Tackling misconceptions

Summing up why she believes awareness campaigns like World Arthritis Day are so important, Dr du Plooy highlights the unnecessary pain and irreversible damage arthritis sufferers can experience. “We need to tackle the misconceptions so that people understand there are numerous different types of arthritis, which can develop at any age, and that getting accurately diagnosed is critical,” she notes. “These mistaken ideas, even about the potential side-effects of some of the treatments, are sometimes the biggest barriers to living active, pain free lives.”

Find out more

To learn more about the issues affecting people with rheumatic diseases and World Arthritis Day, visit the European League Against Rheumatism (EULAR) website at

The ‘Join the Fight against Autoimmune diseases’ campaign is a global initiative by Abbott Laboratories that seeks to help raise awareness of autoimmune diseases and to unite and support sufferers. For more information regarding this campaign please contact Dean Krawitz on: 011 326 3428 or 083 768 1433 or visit our Facebook page!/JoinTheFightAgainstAutoimmuneDiseases.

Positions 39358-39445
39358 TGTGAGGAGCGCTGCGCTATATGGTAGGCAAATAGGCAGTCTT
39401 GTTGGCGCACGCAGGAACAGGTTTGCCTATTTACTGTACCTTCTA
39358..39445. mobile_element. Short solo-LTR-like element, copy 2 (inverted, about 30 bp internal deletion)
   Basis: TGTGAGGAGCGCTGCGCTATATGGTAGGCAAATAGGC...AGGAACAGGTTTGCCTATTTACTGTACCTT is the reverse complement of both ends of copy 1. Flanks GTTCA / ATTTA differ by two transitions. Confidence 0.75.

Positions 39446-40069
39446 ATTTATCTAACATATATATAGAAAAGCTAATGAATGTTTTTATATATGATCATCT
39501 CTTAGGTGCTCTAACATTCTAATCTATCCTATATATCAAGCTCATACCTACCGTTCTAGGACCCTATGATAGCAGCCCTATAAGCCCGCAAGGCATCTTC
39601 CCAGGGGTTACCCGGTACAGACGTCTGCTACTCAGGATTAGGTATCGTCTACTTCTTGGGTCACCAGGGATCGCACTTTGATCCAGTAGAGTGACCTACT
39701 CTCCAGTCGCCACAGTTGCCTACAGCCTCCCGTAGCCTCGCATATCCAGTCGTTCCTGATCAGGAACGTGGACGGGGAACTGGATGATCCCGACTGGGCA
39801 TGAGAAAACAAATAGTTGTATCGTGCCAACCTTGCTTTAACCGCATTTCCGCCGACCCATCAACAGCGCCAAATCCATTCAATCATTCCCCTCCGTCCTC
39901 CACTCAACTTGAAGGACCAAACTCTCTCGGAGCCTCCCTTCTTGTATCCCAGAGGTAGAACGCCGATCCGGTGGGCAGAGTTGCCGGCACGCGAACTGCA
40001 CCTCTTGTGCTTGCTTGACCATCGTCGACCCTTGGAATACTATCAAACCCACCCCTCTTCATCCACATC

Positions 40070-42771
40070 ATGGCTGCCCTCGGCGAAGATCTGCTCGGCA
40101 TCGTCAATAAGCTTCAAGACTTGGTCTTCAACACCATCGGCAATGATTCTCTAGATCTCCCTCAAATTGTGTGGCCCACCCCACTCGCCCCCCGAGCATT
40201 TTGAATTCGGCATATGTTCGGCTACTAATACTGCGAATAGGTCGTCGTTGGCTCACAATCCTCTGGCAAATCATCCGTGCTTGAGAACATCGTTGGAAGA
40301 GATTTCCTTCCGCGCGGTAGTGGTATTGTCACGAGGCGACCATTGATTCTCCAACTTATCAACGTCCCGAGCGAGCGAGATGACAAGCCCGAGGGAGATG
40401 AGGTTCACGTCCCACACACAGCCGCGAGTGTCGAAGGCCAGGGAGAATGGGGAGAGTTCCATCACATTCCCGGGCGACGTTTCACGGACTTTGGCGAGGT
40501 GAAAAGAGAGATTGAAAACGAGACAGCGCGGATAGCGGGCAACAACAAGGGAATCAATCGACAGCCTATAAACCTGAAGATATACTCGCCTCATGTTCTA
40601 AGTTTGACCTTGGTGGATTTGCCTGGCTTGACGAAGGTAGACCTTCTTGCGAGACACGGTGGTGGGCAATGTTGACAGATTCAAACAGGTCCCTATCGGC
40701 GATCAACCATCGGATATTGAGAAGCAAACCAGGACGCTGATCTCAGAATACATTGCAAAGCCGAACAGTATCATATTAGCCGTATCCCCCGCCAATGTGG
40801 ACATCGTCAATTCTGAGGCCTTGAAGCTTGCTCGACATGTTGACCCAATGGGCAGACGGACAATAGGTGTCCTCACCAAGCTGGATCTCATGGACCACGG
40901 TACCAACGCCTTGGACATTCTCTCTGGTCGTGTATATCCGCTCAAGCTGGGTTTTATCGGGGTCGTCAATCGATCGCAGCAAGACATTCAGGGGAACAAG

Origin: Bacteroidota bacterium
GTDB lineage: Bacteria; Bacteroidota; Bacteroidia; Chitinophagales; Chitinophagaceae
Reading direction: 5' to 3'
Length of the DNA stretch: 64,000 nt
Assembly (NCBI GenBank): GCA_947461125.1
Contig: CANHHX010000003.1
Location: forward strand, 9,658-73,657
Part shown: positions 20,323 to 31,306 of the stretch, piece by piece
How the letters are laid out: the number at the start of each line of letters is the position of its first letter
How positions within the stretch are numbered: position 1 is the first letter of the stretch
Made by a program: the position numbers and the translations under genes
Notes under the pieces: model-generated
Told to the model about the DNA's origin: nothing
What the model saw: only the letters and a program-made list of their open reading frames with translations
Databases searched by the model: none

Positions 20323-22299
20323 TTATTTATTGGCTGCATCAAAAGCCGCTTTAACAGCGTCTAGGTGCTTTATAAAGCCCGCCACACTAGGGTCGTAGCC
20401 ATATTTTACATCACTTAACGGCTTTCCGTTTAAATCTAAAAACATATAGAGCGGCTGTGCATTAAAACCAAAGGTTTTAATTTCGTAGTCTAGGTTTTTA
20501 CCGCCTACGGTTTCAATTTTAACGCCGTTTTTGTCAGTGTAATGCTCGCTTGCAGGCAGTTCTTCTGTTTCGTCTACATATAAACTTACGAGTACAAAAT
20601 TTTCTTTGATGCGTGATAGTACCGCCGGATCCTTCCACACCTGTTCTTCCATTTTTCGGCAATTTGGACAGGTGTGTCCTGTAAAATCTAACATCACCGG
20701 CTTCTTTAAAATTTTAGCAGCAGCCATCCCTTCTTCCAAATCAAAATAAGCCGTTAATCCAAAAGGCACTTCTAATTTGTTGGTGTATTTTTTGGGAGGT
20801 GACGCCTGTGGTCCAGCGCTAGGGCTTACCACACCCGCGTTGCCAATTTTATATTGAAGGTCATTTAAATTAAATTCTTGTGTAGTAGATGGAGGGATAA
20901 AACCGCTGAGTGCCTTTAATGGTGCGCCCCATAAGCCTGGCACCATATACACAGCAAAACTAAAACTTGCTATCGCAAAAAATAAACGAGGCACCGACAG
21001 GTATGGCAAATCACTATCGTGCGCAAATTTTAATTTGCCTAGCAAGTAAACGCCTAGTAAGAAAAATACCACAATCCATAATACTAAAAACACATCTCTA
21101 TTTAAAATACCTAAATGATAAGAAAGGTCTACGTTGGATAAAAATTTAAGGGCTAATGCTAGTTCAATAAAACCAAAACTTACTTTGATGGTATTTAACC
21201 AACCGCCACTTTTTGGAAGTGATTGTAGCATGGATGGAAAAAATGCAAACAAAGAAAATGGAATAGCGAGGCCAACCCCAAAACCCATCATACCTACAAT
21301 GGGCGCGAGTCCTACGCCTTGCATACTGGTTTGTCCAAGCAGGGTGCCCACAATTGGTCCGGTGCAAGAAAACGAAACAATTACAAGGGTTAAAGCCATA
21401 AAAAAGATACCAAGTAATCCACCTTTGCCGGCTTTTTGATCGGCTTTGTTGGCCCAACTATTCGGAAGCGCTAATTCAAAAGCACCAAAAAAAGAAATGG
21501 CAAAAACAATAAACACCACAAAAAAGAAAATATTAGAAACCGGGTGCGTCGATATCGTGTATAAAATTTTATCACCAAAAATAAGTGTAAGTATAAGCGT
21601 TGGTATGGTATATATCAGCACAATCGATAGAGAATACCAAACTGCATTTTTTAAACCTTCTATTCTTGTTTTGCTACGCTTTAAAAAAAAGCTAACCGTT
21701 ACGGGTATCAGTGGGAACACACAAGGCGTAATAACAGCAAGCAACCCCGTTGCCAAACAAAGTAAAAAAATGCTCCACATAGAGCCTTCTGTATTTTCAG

5 important things to know about arthritis5:

1.       There are over 100 types of arthritis.

2.       Arthritis is treatable and controllable (although not curable).

3.       The earlier you start treatment, the better the likely outcome.

4.       Sufferers often have co-morbid diseases (each condition is often a risk factor for others).

5.       Rheumatoid arthritis is not just a ‘joint’ disease (it can affect your heart, lungs, nerves and blood vessels as well).

Please note: this information and advice is intended for educational purposes only and is not a substitute for professional medical advice. You should always consult your healthcare provider to determine the appropriateness of the information for your own situation or if you have any questions regarding a medical condition or treatment plan.


[1]. Centers for Disease Control and Prevention (CDC). Prevalence of Doctor-Diagnosed Arthritis and Arthritis-

    Attributable Activity  Limitation — United States, 2007–2009. Morbidity and Mortality Weekly Report (MMWR). 8

    October 2010.

2. The National Institute of Arthritis and Musculoskeletal and Skin Diseases (NIAMS). Questions and Answers about  

    Arthritis and  Rheumatic Diseases. (NIH Publication No. 12-4999). April 2012. Available at:

3. The National Institute of Arthritis and Musculoskeletal and Skin Diseases (NIAMS). Fast Facts About Osteoarthritis.

    November 2010. Available at:

4. Better What are autoimmune diseases? Medical Reviewer: Williams, R. MD. May 2011. Available at: Last accessed: 14-05-2012

5. du Plooy, M. Data on file — supplied in response to interview questions. 26-09-2012.